The costs of commercially farming milkfish would be high given the high costs of materials and labor in Solomon Islands. Furthermore, wild-caught fish is currently still able to meet demand; hence the highest possible sale price of milkfish is capped by the price of wild-caught marine fish, with which it competes on the market (it is acknowledged that this may change in a situation where wild-caught fish is not able to meet demand anymore). The high business risks of commercial milkfish farming in Solomon Islands are consistent with observations of milkfish farming in other Pacific Island countries where net losses have been reported. The study found a 73%, 54% and 28% likelihood of making zero profit or a loss in any one year for small, medium and large-scale milkfish aquaculture respectively. Production of milkfish as bait for the tuna fishing industry may be more profitable (FitzGerald 2004), but this option needs to be closely studied (including benefit-cost analysis) and would not directly address the countrys fish supply deficit, especially in inland communities.

    Despite its low productivity and small maturation size, several characteristics make Mozambique tilapia a more suitable species for subsistence or small-scale aquaculture in Solomon Islands when compared to milkfish. The species breeds readily in freshwater ponds, so fry collection costs that would normally be incurred under milkfish farming, such as the cost of collection equipment, are avoided. Further, because tilapia breeds in freshwater, continuous partial harvests can be done throughout the year. The 4-month production cycle of tilapia is much shorter, so at least three crops per year are achievable, compared to milkfish with a single crop per year (89 months production cycle). However, this economic feasibility is only at the small-scale aquaculture level. The strain of Mozambique tilapia present in Solomon Islands would not be suitable for medium- or large-scale commercial aquaculture due to its low productivity and associated high risk of commercial loss in any one year.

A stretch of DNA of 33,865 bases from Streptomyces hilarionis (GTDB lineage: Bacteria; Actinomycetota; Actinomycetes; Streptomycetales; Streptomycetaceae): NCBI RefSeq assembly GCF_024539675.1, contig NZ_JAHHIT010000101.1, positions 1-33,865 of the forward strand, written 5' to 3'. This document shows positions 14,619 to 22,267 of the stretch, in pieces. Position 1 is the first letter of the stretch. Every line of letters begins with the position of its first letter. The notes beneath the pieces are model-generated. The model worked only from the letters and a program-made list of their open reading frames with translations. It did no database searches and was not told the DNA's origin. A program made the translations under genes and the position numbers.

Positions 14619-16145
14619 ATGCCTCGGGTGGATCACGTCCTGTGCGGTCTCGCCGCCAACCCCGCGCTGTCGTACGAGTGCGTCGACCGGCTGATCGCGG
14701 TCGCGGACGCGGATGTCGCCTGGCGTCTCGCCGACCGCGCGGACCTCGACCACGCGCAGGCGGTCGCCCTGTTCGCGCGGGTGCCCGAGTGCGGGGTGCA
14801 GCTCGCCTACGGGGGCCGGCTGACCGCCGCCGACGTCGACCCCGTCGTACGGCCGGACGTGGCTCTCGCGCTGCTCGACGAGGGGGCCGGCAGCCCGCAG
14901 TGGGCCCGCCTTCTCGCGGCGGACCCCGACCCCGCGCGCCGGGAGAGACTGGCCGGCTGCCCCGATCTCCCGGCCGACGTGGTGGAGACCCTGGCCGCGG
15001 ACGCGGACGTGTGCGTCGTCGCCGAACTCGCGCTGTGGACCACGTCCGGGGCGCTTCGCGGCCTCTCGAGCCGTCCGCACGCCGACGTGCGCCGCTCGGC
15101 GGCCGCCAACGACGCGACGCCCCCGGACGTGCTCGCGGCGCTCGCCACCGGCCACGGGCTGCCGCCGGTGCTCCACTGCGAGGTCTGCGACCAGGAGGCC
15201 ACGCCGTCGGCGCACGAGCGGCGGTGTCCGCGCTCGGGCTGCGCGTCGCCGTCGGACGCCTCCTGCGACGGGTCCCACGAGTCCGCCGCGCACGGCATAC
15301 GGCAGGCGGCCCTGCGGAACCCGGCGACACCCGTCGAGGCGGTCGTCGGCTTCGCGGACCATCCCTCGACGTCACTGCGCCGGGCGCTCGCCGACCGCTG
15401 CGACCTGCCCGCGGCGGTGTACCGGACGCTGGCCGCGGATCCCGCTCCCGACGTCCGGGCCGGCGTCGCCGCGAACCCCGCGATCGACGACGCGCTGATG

Given the finding that milkfish is only suitable for subsistence farming in Solomon Islands (albeit marginally), the authors suggest introducing a more productive strain or species of fish that can meet current household nutrition and income needs in inland areas, as well as future food fish shortfalls across the whole country. The risks of a new fish species or strain, including disease and pest risks, should be fully considered